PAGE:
Final Fantasy Crystal Chronicles: The Crystal Bearers is not strictly a sequel to Final Fantasy Crystal Chronicles, the GameCube game where you searched for crystals; it is simply a game in the Final Fantasy Crystal Chronicles series, alongside Final Fantasy Crystal Chronicles: Ring of Fates and Final Fantasy Crystal Chronicles: Echoes of Time. Final Fantasy Crystal Chronicles: Ring of Fates is set before Final Fantasy Crystal Chronicles, while Final Fantasy Crystal Chronicles: Echoes of Time is set after Final Fantasy Crystal Chronicles; in terms of the story, Final Fantasy Crystal Chronicles: The Crystal Bearers uses the same setting as Final Fantasy Crystal Chronicles, Final Fantasy Crystal Chronicles: Ring of Fates and Final Fantasy Crystal Chronicles: Echoes of Time.

    To be more precise, Final Fantasy Crystal Chronicles: Ring of Fates is the oldest story-wise, followed by Final Fantasy Crystal Chronicles: Echoes of Time, Final Fantasy Crystal Chronicles, and then Final Fantasy Crystal Chronicles: The Crystal Bearers. Final Fantasy Crystal Chronicles: Ring of Fates, to be even more exact, takes place 2000 years before  Final Fantasy Crystal Chronicles, making it interesting to compare with Final Fantasy Crystal Chronicles: The Crystal Bearers‘ far-future setting.

    The Final Fantasy Crystal Chronicles series has also appeared on WiiWare — first as Final Fantasy Crystal Chronicles: My Life as a King, set in nearly the same era as Final Fantasy Crystal Chronicles. Final Fantasy Crystal Chronicles was actually published by Nintendo, not Square Enix. However, Final Fantasy Crystal Chronicles: The Crystal Bearers, along with Final Fantasy Crystal Chronicles: Ring of Fates, Final Fantasy Crystal Chronicles: Echoes of Time and Final Fantasy Crystal Chronicles: My Life as a King, were all Square Enix publications, making Nintendo’s involvement with the Final Fantasy Crystal Chronicles series unclear.

    Final Fantasy Crystal Chronicles: The Crystal Bearers is set several millennia after Final Fantasy Crystal Chronicles, featuring modern technology not seen in other Final Fantasy Crystal Chronicles games. Many Final Fantasy Crystal Chronicles titles are action-oriented, and Final Fantasy Crystal Chronicles: The Crystal Bearers continues this tradition by offering classic Final Fantasy Crystal Chronicles-style action and adventure.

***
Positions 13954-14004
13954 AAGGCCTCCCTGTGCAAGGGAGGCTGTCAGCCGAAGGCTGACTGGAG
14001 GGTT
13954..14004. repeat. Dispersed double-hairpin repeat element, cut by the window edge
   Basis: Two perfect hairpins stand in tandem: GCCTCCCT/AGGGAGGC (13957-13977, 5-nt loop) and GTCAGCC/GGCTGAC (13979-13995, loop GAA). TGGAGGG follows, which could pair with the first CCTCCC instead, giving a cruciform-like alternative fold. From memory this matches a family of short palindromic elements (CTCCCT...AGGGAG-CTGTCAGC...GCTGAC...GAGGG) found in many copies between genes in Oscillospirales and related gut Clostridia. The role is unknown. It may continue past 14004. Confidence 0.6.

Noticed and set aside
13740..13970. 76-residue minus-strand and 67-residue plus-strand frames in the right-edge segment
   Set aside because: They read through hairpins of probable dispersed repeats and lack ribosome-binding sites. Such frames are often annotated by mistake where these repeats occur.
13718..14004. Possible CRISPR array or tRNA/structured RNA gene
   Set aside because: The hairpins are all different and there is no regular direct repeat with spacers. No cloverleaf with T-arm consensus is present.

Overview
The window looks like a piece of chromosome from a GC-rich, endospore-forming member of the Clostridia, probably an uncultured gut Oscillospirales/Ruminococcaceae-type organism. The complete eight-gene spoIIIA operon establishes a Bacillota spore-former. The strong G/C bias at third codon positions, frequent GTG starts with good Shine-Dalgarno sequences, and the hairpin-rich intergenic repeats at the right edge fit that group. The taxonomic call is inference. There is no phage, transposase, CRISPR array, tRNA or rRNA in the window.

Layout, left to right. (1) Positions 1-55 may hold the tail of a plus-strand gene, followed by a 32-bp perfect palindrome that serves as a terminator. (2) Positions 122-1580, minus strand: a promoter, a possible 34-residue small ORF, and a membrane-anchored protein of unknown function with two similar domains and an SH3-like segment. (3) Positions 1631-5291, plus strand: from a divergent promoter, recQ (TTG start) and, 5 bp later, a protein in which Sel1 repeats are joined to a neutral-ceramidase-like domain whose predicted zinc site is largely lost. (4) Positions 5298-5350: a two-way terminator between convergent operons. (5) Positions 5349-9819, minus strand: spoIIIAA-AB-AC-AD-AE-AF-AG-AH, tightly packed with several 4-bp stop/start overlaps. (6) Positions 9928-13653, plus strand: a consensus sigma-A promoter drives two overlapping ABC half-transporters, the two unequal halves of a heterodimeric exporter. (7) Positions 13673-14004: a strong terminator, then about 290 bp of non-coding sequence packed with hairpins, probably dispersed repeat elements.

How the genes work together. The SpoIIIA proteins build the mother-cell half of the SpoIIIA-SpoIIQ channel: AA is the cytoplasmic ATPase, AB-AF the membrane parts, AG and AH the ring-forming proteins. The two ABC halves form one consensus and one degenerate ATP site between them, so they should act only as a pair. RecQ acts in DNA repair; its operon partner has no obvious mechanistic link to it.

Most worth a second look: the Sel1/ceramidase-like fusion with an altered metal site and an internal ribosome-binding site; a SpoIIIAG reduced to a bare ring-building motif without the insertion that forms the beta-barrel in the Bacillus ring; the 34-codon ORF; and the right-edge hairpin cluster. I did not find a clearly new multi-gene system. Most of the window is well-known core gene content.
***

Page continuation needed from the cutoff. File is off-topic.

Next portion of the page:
If you like Final Fantasy Crystal Chronicles, or even if you’ve never tried a Final Fantasy Crystal Chronicles game before, Final Fantasy Crystal Chronicles: The Crystal Bearers is a wonderful experience, one of the most accessible in the whole Final Fantasy Crystal Chronicles series.

    (Inspired by Gadget News)

  • Things Legendary Swords Have A Lot Of

    Posted on November 10th, 2009 keving 2 comments

    Capture

    1 :2009/10/24(土) 09:29:40.25 ID:ZbYgLYgS0
    Besides being stuck in stones and only The Chosen One can pull it out, please.

    15 :2009/10/24(土) 09:33:46.73 ID:L3+9DZHPO
    Sparkly

    19 :2009/10/24(土) 09:35:25.65 ID:peU8BuTGO
    Bouncing around the elf village

    21 :2009/10/24(土) 09:36:12.91 ID:thLQuWCN0
    Passed down over generations

    25 :2009/10/24(土) 09:40:10.59 ID:1lBxmTOZO
    Made by dwarves

    26 :2009/10/24(土) 09:41:15.73 ID:8ndyR8PM0
    Either really thick or really long

    29 :2009/10/24(土) 09:43:54.45 ID:hTxwVJWq0
    The old guy near it is really surprised when you touch it without being shocked/blown away

    39 :2009/10/24(土) 09:45:58.05 ID:+caNLnvIO
    Doesn’t look sharp

    41 :2009/10/24(土) 09:47:02.24 ID:hTxwVJWq0
    Disappears after you plunge it into the final boss for the last time

    45 :2009/10/24(土) 09:51:36.35 ID:NlmVjI8i0
    All rusty at first

    48 :2009/10/24(土) 09:54:07.01 ID:xVHA9OX8O
    If you can sell it it’s either worth a ton of money or 1 Gil

    55 :2009/10/24(土) 09:58:54.25 ID:pTlbCYigO
    Usually about the 3rd strongest by the end

    59 :2009/10/24(土) 10:04:24.90 ID:/kE0FSIq0
    Based on the Holy or Light element so it’s hard to use

    70 :2009/10/24(土) 10:17:03.87 ID:oko8Efuq0
    There’s an evil sword that goes with it

    72 :2009/10/24(土) 10:20:46.04 ID:NJZrzPWh0
    If a villain steals it from its owner he usually bursts into flames or something like that

    87 :2009/10/24(土) 10:32:28.58 ID:RMf1mtf6O
    Fires beams

    97 :2009/10/24(土) 10:41:34.50 ID:l5iyqfrz0
    Nobody really knows anything about the legend behind the sword

    Old man “Ahhh, the legendary sword!!!”
    Hero “Uh, great”

    132 :2009/10/24(土) 11:26:42.99 ID:6OVYMpmr0
    Talks

    141 :2009/10/24(土) 11:36:25.76 ID:h4EWnKLMO
    Capable of killing things in one swipe during cutscenes only